University College London
University College London (UCL) was established in 1826 to open up education in England for the first time to students of any race, class or religion. Based in the heart of London, UCL is ranked seventh in the world´s top ten universities by the QS World University Rankings.
Training at UCL is offered to both students and staff and covers commodity software, e.g. Microsoft Office and Adobe products, bespoke UCL systems, for processes such as student records, as well as technology, i.e. programming and networking.
The Information Services Training team has a full time complement of four staff and draws on further expertise from eLearning specialists and developers.
UCL´s choice of content development tools is eclectic and includes Oracle User Productivity Kit (UPK), Adobe Captivate, TechSmith Camtasia, and Stepshot. Collectively these tools offer a multi-faceted end user experience and as a result maintain interest and improve understanding. Although the combination of tools is both high and low end in terms of the eLearning market, all offer value and have a specific remit for either system or non-system based content development.
The importance of user engagement to the success of any training project is not underestimated by UCL, however, having invested in a range of development tools the advantages offered are much more than an improved end user experience.
The Training Section within the Information Systems Division at UCL comprises Developers with instructional design and technical content development skills. Previously this Team spent time embedded in projects early with the Subject Matter Experts, working through processes, etc. to develop raw records. The Developers would then take these raw records and enhance them, refining the processes, adding media and supporting documents, ready for the SME to review for sign off. This process was not a good use of either party´s time. The SMEs were overstretched and co-ordinating time with the Developers resulted in frustration on both sides.
By utilising the different content development tools that the Training Section has available, they were able to streamline this process. The approach that UCL now follows is:
- A set of learning objectives and deliverable learning objects is agreed between project teams (including business and service owners) and the Training Team.
- A basic screen grab tool (either Stepshot or Problem Steps Resolver) is provided to the SMEs. This tool is simple to use and enables the SMEs to easily record the process from start to completion. Often this can result in processes of several hundred ‘frames’ but this is not an issue for the Developers as the overall purpose is to capture the SME´s knowledge (system, management training, organisational approach, governance / compliance) in one sitting, at a time and place that suits them.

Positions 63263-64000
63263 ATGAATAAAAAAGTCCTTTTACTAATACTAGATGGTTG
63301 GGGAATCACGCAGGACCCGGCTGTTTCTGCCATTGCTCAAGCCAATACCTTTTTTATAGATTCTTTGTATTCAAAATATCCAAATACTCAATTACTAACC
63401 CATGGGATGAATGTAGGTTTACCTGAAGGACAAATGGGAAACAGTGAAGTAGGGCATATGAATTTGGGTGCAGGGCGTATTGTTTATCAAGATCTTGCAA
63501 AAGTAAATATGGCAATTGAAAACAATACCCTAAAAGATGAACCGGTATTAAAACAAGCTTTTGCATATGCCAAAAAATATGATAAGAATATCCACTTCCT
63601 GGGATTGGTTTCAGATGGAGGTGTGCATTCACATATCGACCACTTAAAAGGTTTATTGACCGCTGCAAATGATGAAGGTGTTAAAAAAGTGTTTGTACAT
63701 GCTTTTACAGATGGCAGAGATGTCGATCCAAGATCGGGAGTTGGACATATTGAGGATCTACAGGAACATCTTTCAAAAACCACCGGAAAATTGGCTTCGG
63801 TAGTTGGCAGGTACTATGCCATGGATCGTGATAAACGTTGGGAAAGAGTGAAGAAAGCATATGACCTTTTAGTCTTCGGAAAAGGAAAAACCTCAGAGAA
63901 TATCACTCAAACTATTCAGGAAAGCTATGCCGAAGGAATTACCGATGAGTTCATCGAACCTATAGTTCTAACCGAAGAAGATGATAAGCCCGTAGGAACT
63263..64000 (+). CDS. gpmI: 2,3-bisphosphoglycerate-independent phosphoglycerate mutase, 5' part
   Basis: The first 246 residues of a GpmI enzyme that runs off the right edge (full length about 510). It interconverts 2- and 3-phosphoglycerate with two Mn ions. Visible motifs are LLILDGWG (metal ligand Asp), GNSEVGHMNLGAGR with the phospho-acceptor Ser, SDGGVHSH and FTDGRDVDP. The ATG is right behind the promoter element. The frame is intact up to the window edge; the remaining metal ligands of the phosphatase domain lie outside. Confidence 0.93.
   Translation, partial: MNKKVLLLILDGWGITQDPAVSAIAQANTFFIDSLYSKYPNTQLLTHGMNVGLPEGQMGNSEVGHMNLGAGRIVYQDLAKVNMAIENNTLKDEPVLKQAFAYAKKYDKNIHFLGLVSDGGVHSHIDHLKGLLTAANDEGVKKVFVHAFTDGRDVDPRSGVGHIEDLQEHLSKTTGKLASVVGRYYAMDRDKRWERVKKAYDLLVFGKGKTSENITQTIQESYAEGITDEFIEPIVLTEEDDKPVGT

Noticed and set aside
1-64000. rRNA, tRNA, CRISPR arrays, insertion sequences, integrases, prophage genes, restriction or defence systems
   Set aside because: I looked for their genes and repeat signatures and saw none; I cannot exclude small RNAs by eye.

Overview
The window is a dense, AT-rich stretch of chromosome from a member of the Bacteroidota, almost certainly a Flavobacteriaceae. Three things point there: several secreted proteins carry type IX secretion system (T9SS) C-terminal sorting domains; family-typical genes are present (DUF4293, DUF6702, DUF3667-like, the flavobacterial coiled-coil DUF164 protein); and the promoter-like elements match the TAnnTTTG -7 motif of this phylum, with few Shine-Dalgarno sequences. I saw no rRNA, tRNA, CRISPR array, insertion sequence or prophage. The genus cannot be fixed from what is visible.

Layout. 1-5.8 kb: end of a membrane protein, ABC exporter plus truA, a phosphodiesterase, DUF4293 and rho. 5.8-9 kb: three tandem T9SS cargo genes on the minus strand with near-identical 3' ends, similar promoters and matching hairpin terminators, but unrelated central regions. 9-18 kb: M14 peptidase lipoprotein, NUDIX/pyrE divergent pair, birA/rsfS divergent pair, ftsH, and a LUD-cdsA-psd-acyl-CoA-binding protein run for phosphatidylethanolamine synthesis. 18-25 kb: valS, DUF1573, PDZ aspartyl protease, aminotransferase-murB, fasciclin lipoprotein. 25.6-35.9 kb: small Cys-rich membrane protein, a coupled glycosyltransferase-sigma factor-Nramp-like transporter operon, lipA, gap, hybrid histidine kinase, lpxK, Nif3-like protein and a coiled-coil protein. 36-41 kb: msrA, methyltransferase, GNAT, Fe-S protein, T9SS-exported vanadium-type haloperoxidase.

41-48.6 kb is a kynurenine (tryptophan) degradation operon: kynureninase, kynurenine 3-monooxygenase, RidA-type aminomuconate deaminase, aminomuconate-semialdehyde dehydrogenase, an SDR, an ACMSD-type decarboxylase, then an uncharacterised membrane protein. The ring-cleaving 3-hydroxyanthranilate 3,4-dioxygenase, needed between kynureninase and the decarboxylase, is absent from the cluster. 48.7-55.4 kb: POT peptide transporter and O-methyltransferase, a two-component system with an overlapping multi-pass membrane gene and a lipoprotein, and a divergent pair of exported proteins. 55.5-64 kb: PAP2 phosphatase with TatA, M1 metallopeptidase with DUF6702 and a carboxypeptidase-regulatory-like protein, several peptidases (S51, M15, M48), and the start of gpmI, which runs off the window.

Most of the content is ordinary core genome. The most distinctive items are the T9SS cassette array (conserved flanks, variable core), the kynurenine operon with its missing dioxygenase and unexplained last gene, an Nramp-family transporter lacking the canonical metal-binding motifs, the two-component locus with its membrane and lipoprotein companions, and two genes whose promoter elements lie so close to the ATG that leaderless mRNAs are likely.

- This content is then sent to the Training Team who review the entire content and apply their proven instructional design standards, ensuring standards are consistently maintained, in terms of the look and feel. The end result provides comprehensive end-to-end processes comprising small ‘bites’ of learning content as the Developers are able to utilise the various development tools matched to ‘learning bites’ to ensure user engagement. Knowledge checks, tests and assessments are incorporated and the content is assigned to user groups ready for deployment.
- The finished ‘product’ is then forwarded to the SME for final review and sign off prior to deployment.
UCL´s Training Section is seeing many benefits to this approach, not least of which is the accelerated raw record times, combined with a reduced time commitment for the SMEs.
The simple and inexpensive content development tools are being used by SMEs ‘out-of-the-box’ with little or no training and support required. This leaves the Developers to invest their time to learn, utilise and gain experience in the powerful and high value development tools that offer the functionality to deliver a professional end result.
The recent move to UPK as the standard for content development was facilitated by support and training from Larmer Brown who are also advising UCL about transition from desktop installations of UPK to the commissioning of a client server environment.
UCL plan to extend the approach to all in-house IT projects. They also intend to strengthen the approach by providing project teams with early intervention presentations about instructional design and the specification of learning objectives.